I have to agree with Jim. Had I been at SOTS this Summer I would have declined to sign the letter to the Times as well. Read his post, it’s quite good. Here’s the core of the matter
I see two issues here. The first is the silence of the Jordanian Government about the metal codices. Since they were quitevocal about the importance of the finds initially, their subsequent silence is indeed noteworthy. My guess is that they have figured out that the codices are fakes and are just keeping quiet and hoping the whole issue goes away and spares them further embarrassment. If I am wrong, it would be helpful to hear what they do think and what they are currently doing about the codices, and to that extent I can support the central point of the letter. But I am not optimistic about the Jordanian authorities providing any important new information.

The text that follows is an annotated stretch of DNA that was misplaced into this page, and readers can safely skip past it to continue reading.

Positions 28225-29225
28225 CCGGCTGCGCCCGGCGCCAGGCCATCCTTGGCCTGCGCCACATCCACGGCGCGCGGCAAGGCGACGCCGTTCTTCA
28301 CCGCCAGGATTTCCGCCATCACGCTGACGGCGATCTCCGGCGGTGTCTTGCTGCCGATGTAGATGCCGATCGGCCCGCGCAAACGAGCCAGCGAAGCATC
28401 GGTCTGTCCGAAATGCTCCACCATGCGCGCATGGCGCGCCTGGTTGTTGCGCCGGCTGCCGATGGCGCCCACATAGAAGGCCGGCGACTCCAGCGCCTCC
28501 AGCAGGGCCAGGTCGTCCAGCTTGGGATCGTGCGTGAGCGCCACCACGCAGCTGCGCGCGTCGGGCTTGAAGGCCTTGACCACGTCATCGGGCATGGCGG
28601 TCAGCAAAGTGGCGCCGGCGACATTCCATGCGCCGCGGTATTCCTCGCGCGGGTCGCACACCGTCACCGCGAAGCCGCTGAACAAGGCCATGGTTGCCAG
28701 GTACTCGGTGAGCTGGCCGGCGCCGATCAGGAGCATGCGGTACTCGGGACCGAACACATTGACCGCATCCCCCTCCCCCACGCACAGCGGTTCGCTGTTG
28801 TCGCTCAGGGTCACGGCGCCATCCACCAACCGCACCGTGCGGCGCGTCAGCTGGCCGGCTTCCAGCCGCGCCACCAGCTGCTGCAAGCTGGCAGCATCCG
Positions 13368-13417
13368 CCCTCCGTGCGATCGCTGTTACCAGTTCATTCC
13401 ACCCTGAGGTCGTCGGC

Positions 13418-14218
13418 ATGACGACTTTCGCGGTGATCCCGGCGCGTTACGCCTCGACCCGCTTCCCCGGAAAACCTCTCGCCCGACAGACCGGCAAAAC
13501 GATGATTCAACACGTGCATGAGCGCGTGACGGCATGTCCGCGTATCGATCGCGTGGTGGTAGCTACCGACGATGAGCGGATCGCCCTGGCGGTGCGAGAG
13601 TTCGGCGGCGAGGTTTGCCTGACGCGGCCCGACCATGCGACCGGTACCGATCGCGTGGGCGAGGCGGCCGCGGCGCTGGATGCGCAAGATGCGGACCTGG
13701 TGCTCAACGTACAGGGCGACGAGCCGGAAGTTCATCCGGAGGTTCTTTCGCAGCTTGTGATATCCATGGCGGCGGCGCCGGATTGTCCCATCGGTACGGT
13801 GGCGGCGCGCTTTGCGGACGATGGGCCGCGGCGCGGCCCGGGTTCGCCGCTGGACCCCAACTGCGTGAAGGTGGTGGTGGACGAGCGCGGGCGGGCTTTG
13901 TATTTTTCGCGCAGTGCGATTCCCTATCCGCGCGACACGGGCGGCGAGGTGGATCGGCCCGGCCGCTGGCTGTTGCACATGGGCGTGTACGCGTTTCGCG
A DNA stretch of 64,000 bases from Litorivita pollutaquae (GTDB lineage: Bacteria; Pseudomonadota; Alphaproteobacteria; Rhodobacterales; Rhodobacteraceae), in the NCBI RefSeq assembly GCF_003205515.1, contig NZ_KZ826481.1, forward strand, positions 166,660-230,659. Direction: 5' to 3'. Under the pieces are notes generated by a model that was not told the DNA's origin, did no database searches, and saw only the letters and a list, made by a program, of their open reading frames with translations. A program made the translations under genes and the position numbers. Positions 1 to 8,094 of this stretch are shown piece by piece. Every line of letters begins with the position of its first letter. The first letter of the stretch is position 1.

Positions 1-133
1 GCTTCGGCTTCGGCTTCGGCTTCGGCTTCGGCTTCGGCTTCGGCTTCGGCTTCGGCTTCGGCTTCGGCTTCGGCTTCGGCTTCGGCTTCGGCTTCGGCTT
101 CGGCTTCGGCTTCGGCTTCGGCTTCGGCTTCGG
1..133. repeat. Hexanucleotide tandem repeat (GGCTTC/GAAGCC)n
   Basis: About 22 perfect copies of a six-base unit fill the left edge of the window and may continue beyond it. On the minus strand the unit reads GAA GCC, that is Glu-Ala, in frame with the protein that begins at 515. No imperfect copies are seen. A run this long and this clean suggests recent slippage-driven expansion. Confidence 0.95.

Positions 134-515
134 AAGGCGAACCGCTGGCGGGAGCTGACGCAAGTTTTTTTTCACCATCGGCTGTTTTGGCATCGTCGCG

The second issue is the final sentence of the first paragraph of the letter: “There are many indications that these finds are not modern forgeries, but [that] possibility cannot as yet be definitively excluded.”* I know of no such “many indications that these finds are not modern forgeries.” Many of the codices, including the copper one first shown by Mr. Elkington to Classicist Peter Thonemann, are crude and obvious fakes. At least one of the lead ones seems to have been made of ancient lead, but the Oxford metallurgical report that says this (which was initially incorrectly quoted on the Jordan Codices Facebook page) also doubts that the inscribed areas on the lead went through a period of burial. In other words the evidence is consistent with old lead, which is not hard to come by, having been inscribed much more recently to make the codices. (For the report see the video here, especially from about 8:00 on. I make no judgment about how the incorrect quotation came about. See also here.)
Again, do read it all.